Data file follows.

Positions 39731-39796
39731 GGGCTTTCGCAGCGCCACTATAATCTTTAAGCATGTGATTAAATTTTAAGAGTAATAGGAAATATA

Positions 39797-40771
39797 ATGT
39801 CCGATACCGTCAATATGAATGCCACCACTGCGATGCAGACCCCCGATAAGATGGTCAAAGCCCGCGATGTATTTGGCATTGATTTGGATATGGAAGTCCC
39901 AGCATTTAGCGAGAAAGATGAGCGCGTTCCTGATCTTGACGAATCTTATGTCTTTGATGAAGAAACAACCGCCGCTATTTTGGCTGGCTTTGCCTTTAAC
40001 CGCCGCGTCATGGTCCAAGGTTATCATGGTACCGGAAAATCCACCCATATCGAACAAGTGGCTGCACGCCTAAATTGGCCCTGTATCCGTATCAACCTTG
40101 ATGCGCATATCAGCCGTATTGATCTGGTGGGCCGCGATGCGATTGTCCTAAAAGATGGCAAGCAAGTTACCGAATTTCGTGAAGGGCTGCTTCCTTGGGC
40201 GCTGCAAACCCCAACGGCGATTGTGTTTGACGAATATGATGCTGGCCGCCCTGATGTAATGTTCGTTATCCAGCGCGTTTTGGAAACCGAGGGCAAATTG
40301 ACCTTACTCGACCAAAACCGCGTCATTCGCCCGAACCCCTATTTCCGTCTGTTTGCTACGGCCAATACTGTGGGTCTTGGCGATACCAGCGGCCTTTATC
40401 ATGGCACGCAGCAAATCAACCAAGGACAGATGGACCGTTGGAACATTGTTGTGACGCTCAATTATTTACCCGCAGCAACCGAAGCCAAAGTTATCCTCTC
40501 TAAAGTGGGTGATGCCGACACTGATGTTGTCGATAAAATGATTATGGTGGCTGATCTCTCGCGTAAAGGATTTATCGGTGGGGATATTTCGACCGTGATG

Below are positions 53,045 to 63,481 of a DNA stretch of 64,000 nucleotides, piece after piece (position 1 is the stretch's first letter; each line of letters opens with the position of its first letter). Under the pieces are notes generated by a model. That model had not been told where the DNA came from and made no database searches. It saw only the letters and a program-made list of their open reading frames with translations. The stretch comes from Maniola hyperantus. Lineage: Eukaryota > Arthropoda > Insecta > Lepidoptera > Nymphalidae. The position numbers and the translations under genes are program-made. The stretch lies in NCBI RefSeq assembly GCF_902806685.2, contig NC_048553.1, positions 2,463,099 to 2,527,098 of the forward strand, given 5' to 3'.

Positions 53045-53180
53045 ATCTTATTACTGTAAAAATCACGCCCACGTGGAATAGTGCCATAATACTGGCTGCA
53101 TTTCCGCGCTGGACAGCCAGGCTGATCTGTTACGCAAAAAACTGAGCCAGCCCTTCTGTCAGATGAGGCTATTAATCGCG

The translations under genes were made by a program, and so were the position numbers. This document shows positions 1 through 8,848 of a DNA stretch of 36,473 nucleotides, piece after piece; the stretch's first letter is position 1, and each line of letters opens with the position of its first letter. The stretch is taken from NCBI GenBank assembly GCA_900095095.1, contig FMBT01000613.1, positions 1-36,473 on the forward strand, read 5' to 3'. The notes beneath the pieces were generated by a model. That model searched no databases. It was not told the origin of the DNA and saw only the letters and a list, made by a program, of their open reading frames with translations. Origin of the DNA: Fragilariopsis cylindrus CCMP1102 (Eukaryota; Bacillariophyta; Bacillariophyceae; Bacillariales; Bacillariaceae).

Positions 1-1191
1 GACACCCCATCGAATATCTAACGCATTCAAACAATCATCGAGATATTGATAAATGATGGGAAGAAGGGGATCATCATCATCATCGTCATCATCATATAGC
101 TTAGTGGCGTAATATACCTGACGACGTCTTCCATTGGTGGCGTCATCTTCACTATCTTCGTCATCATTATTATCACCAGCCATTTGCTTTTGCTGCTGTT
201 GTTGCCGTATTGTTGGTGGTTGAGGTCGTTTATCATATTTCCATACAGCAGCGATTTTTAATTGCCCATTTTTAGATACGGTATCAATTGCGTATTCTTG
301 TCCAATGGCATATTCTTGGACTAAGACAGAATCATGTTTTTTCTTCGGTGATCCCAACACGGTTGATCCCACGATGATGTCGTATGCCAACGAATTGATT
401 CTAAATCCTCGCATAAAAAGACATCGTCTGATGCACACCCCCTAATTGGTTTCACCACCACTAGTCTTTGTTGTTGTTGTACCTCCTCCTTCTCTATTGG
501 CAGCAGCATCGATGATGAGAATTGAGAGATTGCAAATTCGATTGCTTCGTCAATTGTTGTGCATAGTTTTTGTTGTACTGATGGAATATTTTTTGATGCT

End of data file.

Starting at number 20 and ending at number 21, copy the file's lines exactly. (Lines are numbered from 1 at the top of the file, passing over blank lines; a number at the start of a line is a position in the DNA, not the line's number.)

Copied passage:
101 TTAGTGGCGTAATATACCTGACGACGTCTTCCATTGGTGGCGTCATCTTCACTATCTTCGTCATCATTATTATCACCAGCCATTTGCTTTTGCTGCTGTT
201 GTTGCCGTATTGTTGGTGGTTGAGGTCGTTTATCATATTTCCATACAGCAGCGATTTTTAATTGCCCATTTTTAGATACGGTATCAATTGCGTATTCTTG